Greg - I've deleted your comment because the language wasn't appropriate - if you'd like to make the same point slightly differently, please do so.

Kien: "benevolence is like gravity; it is the weakest force, yet it's the force that holds the universe together"

I understand benevolence and agree with what you say about its importance. What I have a harder time getting my head around is the idea of "the love of what is honourable and noble, of the grandeur, and dignity, and superiority of our own characters." That's much harder to reconcile with rational utility-maximizing calculus.

Kevin, thanks.

Dean - actually I wouldn't criticize mainstream economics education for teaching an incomplete/partial caricature Adam Smith, Marx etc. For the most part history of thought and methodological issues aren't discussed at all, and the overwhelming emphasis is on technique. Which, paradoxically, has led to a willingness to explore things like behavioural economics - it doesn't matter if it can't be explained by rational utility maximization as long as the econometrics are sound...

Frances: this is an important passage in Smith especially when read with Hume in mind. Hume at one point says "It is not contrary to reason to prefer the destruction of half the world to the scratching of my finger" - well this is a paraphrase, but this is the canonical statement of the instrumental conception of rationality that economists rely so heavily on. Reason can tell us about means to ends, but nothing about what our ends should be. Smith in the passage you quote obviously disagrees: reason, conscience, the man within the breast motivates what Sen called counter-preferential choice. And I can't help thinking that Smith had this passage from Hume in mind when he wrote this.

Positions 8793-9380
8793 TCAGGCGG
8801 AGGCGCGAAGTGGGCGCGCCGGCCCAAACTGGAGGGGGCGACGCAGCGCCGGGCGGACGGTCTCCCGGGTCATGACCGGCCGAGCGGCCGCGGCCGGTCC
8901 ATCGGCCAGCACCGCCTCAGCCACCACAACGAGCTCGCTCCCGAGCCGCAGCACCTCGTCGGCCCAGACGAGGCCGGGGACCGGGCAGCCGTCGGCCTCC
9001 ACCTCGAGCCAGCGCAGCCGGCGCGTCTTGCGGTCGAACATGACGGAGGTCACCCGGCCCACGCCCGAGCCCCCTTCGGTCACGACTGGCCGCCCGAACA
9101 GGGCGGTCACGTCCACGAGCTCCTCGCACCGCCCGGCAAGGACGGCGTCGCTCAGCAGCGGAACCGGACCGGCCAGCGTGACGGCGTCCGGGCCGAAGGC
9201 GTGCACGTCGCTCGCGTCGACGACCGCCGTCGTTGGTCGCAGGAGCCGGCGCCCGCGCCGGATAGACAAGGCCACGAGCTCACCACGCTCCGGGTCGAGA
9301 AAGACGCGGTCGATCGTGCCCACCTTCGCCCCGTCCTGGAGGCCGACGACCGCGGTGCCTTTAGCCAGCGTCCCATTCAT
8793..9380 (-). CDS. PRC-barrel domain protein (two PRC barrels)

Frances,

The posts by each of you, day in and day out, demonstrate why WCI is so very important to policy discussions in Canada today. And each of you provide most diverse and fascinating perspectives. I do not know of any other space in Canada where analysis, debate and discussion of economics, business and public policy of this rigour occurs.

Scholarly conferences are mostly a huge waste of time while political parties yell at each other. The think tanks have to a significant degree stepped into the vacuum created by the retreat of the academy into sterile and not very meaningful discussions, but the think tanks "post and go" without follow on debate. The Globe and National Post largely succeed in encouraging a national conversation - but can only go so far, as they must consider space and eyeballs or risk losing readers and advertisers.

Remarkably, the five of you have succeeded in creating the ancient Greek agora in Canada - albeit now virtual. This is no mean feat. All MPs, journalists and analysts of public policy should read WCI regularly.

And I deeply appreciate your courage in discussing the oft maligned Adam Smith (who after all was a professor of moral philosophy).

Ian

Frances Woolley:
[A]ctually I wouldn't criticize mainstream economics education for teaching an incomplete/partial caricature Adam Smith...

True story: a few years ago, I saw a brilliant prank on a libertarian forum. Someone posted a few select quotes from Adam Smith that were quoted approvingly by Marx. The joke was that the poster wrote that the text was from a work by Marx, but omitted any mention of Smith. Blissfully unaware of their actual source, the commenters proceeded to denounce the quoted ideas as crazy. (Unfortunately, digging out the link would require some serious googling, for which I don't have the time right now.)